September 2, 2012 4 Comments
Roll the clock back to the years before partition of the Indian subcontinent. Think of a common man in his seventies and the life he lived. Born in a reasonably well-off family, he went to school in the local community. His family lived together, not too far from the extended family. As a child, he played with his cousins and friends out in the grounds; other recreational activities being evenings in the marketplace. Eventually, he joined his father at the shop and settled into an existence of earning his daily bread. Marriage and a few decades later, his children took over the same shop. Decades of daily grind, lived in peace without any desire to expand, change or move.
Seventy, and just as content, he now sits with lifelong friends, out in the veranda, enjoying a cup of tea as his grandchildren play around him. Fascinating! What a life! What roots and what stability. You could have replicated this story in most communities of the world, till the 1950’s and 60’s.
But things have changed since then. There is a mood of restlessness today. In the past people took jobs, progressed up the ladder and somewhere in late career hoped to reach the top, if good enough. Otherwise middle level would suffice. People lived the daily routine, worked, socialized, went home, interacted with the family and stayed content.
Fast forward five decades and you have the likes of myself! I represent the majority. We are the lot who, despite a long career of substantial jobs and success, have still not quite hit the satisfaction button. We have better cars, bigger houses, more means, travel more, eat better and entertain richer than people fifty years ago. Yet, there is that ‘restless ambition’, (for lack of a better phrase). We are in the hunt for more. Always and constantly.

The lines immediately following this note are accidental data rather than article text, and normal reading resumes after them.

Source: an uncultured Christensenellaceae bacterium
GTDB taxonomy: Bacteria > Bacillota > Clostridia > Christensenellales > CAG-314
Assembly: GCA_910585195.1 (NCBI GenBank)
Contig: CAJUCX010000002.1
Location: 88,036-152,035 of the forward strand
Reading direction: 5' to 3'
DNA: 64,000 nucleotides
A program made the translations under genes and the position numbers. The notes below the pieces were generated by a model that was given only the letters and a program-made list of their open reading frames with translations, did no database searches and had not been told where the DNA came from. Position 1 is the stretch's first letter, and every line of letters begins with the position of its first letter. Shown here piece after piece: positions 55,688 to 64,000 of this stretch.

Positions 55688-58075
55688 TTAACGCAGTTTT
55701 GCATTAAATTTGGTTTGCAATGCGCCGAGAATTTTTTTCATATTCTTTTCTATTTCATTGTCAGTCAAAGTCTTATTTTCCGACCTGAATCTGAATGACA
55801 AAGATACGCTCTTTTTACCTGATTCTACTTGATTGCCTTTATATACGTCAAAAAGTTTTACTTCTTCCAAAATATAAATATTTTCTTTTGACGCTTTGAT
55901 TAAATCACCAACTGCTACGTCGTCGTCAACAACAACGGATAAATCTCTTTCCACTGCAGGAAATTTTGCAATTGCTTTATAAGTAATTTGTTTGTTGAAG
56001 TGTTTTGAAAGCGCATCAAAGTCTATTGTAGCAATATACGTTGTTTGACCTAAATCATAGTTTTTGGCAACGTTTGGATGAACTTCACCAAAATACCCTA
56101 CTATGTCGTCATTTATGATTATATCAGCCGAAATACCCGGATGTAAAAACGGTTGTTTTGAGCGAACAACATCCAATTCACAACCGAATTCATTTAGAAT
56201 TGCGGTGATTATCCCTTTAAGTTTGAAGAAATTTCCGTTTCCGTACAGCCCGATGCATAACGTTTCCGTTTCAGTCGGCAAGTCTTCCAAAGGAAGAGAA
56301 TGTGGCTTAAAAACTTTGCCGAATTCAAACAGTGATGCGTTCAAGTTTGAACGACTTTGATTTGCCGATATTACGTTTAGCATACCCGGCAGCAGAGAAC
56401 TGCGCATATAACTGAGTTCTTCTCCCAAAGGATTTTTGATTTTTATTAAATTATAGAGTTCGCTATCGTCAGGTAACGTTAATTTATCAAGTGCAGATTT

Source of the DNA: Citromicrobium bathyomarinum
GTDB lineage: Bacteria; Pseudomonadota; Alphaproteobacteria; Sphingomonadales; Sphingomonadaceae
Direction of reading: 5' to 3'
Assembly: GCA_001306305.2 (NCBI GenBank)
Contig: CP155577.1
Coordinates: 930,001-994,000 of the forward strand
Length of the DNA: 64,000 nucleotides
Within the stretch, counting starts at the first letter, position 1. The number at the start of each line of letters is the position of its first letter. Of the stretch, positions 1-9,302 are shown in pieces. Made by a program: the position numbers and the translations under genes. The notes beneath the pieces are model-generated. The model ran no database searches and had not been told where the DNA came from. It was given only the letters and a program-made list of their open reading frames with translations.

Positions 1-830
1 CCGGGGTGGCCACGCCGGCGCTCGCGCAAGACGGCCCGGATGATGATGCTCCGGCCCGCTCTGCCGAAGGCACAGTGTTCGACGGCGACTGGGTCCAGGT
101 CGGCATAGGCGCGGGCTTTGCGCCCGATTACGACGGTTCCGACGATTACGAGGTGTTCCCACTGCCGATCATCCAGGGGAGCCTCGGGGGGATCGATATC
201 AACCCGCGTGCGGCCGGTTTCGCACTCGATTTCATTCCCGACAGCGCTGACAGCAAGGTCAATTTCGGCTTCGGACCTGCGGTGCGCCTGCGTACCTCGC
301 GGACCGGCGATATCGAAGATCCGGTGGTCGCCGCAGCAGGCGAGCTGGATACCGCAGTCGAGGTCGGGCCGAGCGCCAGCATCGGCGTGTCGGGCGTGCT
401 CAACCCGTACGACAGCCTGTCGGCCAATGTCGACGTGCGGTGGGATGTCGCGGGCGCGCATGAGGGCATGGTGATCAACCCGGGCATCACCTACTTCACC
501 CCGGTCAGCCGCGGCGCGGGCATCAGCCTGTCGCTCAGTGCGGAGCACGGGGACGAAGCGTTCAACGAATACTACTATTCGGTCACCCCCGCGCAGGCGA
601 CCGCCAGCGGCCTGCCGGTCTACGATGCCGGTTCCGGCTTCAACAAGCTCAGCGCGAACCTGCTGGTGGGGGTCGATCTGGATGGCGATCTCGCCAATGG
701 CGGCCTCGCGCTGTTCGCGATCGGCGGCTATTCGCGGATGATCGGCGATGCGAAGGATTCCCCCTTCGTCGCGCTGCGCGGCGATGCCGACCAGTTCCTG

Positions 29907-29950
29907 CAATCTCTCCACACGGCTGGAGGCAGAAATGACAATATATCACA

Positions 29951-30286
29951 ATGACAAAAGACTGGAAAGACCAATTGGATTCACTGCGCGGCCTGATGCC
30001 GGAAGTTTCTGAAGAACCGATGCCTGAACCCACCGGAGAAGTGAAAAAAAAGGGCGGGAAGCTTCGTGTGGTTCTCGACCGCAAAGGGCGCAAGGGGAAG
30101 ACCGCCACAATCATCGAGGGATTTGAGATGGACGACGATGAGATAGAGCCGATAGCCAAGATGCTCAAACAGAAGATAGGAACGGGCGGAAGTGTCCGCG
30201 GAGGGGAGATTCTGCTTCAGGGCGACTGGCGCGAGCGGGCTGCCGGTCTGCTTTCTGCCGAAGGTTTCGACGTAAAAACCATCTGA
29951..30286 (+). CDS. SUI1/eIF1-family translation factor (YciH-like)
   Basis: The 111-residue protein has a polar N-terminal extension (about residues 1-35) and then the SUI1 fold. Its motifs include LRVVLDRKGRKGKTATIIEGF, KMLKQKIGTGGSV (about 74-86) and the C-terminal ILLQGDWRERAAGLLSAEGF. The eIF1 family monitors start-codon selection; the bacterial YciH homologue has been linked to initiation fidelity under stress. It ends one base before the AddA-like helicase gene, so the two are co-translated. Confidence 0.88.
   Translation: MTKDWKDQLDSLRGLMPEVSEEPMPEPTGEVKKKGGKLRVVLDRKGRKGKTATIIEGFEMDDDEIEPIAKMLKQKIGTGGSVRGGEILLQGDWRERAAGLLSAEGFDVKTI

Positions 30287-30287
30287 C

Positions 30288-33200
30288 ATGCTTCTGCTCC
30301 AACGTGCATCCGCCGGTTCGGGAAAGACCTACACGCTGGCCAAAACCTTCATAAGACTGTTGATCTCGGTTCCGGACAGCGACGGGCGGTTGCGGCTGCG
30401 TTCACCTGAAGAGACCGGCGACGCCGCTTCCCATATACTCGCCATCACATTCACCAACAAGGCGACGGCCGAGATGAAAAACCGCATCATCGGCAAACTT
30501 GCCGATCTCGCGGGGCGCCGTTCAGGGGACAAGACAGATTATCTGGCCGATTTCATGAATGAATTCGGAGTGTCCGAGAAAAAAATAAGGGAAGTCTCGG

What that ‘more’ is may be different from person to person, but it is always there. ‘More!’. I still have friends from my school days, but most of them are abroad. We do not interact, except on facebook or through email. I don’t even know how many children they have or what their names are. Some friendship! Think of the old gentleman sitting having tea with his friends in the old days.
So what has changed? What has caused this shift in the thinking of societies? Is it the apparent lack of religion and spirituality in our daily space? Is it the hard commercialism of modern day living, which has taken the soul out of our existence? Or is it the brash ‘in the face’ awareness (partially through advertising) which makes us desire for ‘more’. Could it be, that with so many ideologies vying with each other, we are simply muddled. When muddled, does a human simply grab whatever comes his way? And hence the case of men and women running around wanting more? This reminds me of Pepsi’s slogan “Dil Mange More”!
I am not a social scientist and therefore am unable to quite see why this so called entropy exists. I believe studies done in US universities have shown that when you compare years 1900 to 2000, entropy is hundreds of multiples higher – but this is a challenged theory.
Are we now in a field of unintended consequences? When it first started, it was good that our children went for higher studies and then of course, we expected a return on the investment. They had to earn to justify this expenditure. So, knowledge which for centuries was an end and a means to acquire wisdom, was no more so. Now, you look at it and say “must have payback”. And so, our children drive themselves ever harder, breaking and bending the rules in the process.
But along the way, something else happened in stealth. We forgot about what living should taste like, as we went further down this hole. We forgot family and children; family systems became redundant and relationships unimportant in the process. We went on a spiral of unintended consequences. And when we hit the bottom, we were all alone; without any real belonging, roots, cause or larger purpose.
So we concentrate on the one thing we have left. Ourselves. And we occupy ourselves in our minds twenty-four-seven without even realizing it. Our perpetual question: what is next for me? In reality, all there is now, next and later, is restless ambition.
Back in the eighties, if a young man said he wanted to be CEO, he would be considered brash. Today, if he does not say it, he is considered unambitious. These are hard facts. This is how we have come to be.